Zunar photoIran is scarcely the only country that attacks cartoonists and/or artists for expressing dissent. Malaysian political cartoonist Zulkiflee Anwar Ulhaque, also known as “Zunar,” is facing nine simultaneous charges over his tweets on 10 February criticizing the judiciary after opposition leader Anwar Ibrahim was jailed on sodomy charges. Should he be found guilty at trial, he could face up to 43 years in prison. He has been charged under the Sedition Act, a colonial-era law that clamps down on freedom of expression under the guise of protecting national security and deterring racial or religious unrest.

Zunar’s trial, scheduled for July, was postponed pending a decision that the country’s Sedition Act is valid. The Sedition Act was instituted by British colonial rulers in 1948, nine years before Malaysia became fully independent. Last year the Act was challenged in court by a law professor also charged with sedition, who argued it should be invalid since it predates independence and the Malaysian constitution. But a federal court felt differently. The trial date is set for early November.

Zunar has been repeatedly harassed by his country’s authorities. Amnesty International reports: “Zunar has already been detained twice under this law — in September 2010 for two days, and on 10 February for three days. Five of his cartoon books have been banned by the Malaysian government pm the grounds that their content is ‘detrimental to public order.’ His office in the capital, Kuala Lumpur, has been raided several times and thousands of his cartoon books have been confiscated.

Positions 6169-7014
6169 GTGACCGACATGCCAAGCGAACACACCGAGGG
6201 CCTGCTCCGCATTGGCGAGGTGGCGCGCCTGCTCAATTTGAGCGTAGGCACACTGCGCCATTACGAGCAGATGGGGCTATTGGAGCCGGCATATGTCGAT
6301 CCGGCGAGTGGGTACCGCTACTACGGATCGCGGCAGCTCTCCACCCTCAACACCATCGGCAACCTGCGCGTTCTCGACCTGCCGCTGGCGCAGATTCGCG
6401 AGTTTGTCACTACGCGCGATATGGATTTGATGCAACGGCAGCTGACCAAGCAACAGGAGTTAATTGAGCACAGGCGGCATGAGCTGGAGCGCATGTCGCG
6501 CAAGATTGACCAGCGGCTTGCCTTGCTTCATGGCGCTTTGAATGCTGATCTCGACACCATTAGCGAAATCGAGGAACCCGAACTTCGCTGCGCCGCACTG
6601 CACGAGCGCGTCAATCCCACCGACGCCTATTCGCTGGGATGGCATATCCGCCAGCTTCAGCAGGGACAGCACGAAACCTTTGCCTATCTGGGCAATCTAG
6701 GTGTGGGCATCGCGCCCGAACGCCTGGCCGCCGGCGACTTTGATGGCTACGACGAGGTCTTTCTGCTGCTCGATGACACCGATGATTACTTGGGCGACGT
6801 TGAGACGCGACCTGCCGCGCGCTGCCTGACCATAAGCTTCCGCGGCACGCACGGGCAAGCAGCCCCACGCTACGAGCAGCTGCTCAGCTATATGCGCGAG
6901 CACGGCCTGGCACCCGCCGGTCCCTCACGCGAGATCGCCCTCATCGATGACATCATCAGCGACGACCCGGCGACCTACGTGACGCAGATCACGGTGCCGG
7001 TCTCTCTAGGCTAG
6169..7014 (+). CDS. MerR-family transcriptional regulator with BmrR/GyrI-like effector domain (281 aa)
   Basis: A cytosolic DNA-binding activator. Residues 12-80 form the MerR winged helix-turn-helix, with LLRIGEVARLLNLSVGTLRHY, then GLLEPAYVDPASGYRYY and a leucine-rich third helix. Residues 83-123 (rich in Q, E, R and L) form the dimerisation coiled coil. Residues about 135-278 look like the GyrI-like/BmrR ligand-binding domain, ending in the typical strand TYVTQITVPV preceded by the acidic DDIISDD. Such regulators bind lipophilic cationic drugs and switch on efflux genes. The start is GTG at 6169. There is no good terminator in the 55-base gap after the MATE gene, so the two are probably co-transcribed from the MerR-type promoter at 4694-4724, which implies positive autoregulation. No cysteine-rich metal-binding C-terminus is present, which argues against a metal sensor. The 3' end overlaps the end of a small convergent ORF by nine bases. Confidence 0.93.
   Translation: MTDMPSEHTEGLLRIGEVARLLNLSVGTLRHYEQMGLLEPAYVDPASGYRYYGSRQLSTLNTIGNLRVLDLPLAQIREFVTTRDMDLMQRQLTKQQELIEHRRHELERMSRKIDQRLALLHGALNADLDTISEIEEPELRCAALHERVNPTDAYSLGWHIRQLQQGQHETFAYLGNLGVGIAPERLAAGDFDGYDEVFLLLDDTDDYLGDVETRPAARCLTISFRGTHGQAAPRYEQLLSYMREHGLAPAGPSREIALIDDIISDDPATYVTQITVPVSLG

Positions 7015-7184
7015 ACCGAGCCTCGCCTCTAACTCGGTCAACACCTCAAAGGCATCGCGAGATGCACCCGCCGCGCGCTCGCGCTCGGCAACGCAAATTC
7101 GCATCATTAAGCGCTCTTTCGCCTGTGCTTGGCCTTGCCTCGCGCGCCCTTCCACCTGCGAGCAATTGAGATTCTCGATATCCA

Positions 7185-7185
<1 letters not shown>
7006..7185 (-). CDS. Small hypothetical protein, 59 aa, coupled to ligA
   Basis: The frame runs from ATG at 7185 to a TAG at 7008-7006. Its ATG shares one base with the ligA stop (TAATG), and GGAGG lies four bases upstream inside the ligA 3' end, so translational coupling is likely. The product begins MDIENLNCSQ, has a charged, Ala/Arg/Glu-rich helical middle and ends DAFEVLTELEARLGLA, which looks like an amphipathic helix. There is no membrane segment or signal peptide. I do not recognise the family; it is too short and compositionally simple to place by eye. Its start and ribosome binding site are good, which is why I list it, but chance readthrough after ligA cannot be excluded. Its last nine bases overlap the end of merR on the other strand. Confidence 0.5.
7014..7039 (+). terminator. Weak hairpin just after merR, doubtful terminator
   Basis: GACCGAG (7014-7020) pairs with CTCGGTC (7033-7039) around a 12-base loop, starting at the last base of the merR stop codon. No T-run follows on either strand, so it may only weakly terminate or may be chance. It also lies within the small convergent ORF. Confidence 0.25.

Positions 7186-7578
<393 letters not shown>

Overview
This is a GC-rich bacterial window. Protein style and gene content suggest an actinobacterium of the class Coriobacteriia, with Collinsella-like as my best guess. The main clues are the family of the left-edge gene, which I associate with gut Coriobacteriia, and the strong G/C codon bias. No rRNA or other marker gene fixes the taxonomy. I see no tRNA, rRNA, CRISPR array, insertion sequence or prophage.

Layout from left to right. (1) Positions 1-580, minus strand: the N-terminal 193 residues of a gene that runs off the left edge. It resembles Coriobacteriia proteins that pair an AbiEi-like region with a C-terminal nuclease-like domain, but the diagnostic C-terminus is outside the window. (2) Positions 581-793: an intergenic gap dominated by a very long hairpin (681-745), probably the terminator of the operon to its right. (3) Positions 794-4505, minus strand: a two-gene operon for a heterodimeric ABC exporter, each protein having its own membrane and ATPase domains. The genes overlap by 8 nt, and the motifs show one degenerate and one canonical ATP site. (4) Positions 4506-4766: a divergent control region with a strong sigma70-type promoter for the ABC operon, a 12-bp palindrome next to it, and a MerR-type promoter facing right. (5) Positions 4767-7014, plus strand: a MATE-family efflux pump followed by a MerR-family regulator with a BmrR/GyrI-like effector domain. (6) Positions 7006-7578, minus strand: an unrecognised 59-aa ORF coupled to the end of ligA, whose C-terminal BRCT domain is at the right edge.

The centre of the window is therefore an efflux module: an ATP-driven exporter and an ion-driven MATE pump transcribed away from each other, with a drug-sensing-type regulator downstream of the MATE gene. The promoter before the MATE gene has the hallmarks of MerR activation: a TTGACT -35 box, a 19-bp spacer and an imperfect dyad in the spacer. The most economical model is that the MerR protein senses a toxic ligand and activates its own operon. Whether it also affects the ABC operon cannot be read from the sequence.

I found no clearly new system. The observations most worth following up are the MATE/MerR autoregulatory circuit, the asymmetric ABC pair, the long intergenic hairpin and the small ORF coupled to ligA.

“The printers, vendors and bookshops around the country that carry his publications have also been harassed. Their premises have been raided and they have been warned by the Malaysian authorities not to print or carry any of Zunar’s books, or their license will be revoked. Three of Zunar’s assistants were arrested in October 2014 and taken to the police station for selling his books. The webmaster who manages Zunar’s website and online bookshop has also been called in by police for questioning. The online gateway that handled payments for Zunar’s books online was forced to disclose to the police the list of customers who had purchased books through Zunar’s official website, www.zunar.my.

Meanwhile, Zunar has received one of this year’s International Press Freedom Awards from the Committee to Protect Journalists, which recognizes the cartoonist for raising a moral and unsilenced voice through his cartoons, reported Michael Cavna at ComicRiffs. Zunar told Cavna that when a cartoonist faces a moral crisis, “you need to stand and fight. You need to carry the people’s voice through your cartoon.”

For more Rants & Raves with its comics news and reviews, gossip and cartooning lore, visit www.RCHarvey.com


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